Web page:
The Economy Continues to Suprise

Despite considerable increases in interest rates and QT, the economy seems to be in good shape. The final estimate of Real GDP growth in Q4, 2023 came in at 3.4%, well above what most would consider potential growth of just below 2%. The Atlanta Fed’s GDPNow model is currently predicting 2.5% growth for Q1, 2024. The economy continues to thrive on liquidity that the Fed has seemingly been trying to drain from the system.

fed balance sheet imageAlthough the relationship between liquidity and equity markets is not perfect, growth in the Fed’s balance sheet does seem to be correlated with higher equity prices. Of course, other factors such as earnings, interest rates, etc. come into play. However, in the near-term, we would anticipate most market-pundits would agree with the rough relationship shown between the Fed’s balance sheet and the S&P 500. However, there is an important caveat to the story. Market liquidity can come from sources other than the Fed. Notice that the relationship between the size of the balance sheet and the S&P 500 breaks down during the fall of 2023. Given the continued drawdown in assets on the Fed’s balance sheet during Q4, 2023, we would have expected economic growth to soften and equity price appreciation a little harder to come by.

Liquidity, Liquidity Everywhere

As we wrote about in the Q4, 2023 View From the Tower, liquidity flowing into the economy out of the reverse repo program (RRP) at the Fed has been overwhelming the withdrawal of liquidity from QT. Without getting into too many specifics, the RRP serves as a facility money-market funds can park cash overnight and earn interest similar to Fed Funds. Over the last 9-months or so, it has been advantageous for these funds to exit RRP’s and buy T-bills. It is astonishing that $1.8 trillion of liquidity has entered the system over the past year.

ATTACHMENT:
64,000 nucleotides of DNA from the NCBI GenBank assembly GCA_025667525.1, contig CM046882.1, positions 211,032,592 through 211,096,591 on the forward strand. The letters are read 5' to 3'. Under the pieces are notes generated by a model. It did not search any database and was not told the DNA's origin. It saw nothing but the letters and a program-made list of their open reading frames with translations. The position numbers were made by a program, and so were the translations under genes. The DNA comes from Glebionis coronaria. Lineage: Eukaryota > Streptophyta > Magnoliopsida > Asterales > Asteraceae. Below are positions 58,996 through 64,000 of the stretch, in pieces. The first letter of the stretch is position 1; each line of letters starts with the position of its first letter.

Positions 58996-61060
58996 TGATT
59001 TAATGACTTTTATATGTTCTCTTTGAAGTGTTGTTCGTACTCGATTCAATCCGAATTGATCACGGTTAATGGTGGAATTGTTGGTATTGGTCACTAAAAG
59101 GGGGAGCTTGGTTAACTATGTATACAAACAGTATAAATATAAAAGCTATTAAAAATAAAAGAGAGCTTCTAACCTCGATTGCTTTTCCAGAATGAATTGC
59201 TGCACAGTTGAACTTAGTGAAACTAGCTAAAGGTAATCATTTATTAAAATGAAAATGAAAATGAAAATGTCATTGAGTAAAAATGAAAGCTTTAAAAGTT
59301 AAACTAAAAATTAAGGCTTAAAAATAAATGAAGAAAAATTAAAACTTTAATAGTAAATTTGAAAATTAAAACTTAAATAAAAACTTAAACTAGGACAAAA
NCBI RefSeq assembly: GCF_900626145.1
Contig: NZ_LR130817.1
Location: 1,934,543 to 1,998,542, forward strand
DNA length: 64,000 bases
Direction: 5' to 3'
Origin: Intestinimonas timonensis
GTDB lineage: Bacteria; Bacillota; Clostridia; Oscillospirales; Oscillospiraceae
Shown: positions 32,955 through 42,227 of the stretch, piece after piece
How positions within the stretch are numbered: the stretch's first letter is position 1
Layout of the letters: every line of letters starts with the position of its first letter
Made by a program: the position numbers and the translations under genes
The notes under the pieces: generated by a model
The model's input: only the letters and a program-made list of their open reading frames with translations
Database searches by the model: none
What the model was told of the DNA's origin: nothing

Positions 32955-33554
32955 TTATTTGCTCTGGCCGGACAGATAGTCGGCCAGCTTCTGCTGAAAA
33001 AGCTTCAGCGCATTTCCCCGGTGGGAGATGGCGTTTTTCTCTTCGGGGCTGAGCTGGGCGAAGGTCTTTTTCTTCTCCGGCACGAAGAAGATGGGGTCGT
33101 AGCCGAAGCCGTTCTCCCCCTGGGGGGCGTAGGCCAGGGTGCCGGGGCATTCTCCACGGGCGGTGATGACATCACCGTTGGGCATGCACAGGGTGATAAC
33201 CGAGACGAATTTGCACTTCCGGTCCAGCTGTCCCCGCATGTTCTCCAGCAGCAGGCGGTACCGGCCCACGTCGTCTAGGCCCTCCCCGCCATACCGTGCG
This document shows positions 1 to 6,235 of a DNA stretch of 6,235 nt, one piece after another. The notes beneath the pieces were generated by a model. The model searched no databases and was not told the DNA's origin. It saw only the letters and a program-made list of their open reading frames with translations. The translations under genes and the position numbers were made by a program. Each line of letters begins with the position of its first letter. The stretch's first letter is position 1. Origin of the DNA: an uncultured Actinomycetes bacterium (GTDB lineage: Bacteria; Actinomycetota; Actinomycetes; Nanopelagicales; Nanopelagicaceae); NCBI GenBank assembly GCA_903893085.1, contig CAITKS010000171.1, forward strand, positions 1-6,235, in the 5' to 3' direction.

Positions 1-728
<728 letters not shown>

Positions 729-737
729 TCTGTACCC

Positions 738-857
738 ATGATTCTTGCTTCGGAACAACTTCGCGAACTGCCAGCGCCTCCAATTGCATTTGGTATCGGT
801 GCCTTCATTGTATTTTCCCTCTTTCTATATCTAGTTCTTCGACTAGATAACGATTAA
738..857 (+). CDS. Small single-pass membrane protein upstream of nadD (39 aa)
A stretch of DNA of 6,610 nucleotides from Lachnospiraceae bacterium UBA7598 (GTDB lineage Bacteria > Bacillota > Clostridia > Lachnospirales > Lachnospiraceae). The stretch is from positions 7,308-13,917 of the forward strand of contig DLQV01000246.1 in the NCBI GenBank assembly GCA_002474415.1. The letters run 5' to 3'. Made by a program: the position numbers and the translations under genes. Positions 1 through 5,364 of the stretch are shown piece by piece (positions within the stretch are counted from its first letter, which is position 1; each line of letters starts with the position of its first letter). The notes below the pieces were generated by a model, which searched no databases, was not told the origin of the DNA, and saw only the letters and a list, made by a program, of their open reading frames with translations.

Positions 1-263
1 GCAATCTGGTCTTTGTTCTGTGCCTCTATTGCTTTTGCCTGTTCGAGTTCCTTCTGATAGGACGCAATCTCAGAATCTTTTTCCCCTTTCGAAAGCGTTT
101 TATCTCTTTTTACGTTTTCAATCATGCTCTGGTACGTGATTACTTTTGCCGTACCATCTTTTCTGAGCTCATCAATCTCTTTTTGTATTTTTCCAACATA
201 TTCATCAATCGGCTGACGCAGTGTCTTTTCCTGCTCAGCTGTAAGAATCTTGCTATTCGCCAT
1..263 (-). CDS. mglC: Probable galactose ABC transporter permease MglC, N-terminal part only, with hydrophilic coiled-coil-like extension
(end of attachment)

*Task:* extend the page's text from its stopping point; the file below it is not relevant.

financial conditions index chartWe can plainly see the effects of this liquidity deluge by looking at various financial condition’s indices. A financial condition’s index (FCI) is a measure designed to provide insights into the overall health of the financial system and its potential impact on economic growth. Although FCI’s from various providers differ, they are typically a composite index including interest rates, credit spreads, market volatility, exchange rates and stock prices. Positive FCI values indicate tighter-than-average financial conditions, suggesting higher borrowing costs and a potential impact on an economy. Negative values of the FCI indicate looser-than-average financial conditions, implying easier access to credit and potentially stimulating economic growth.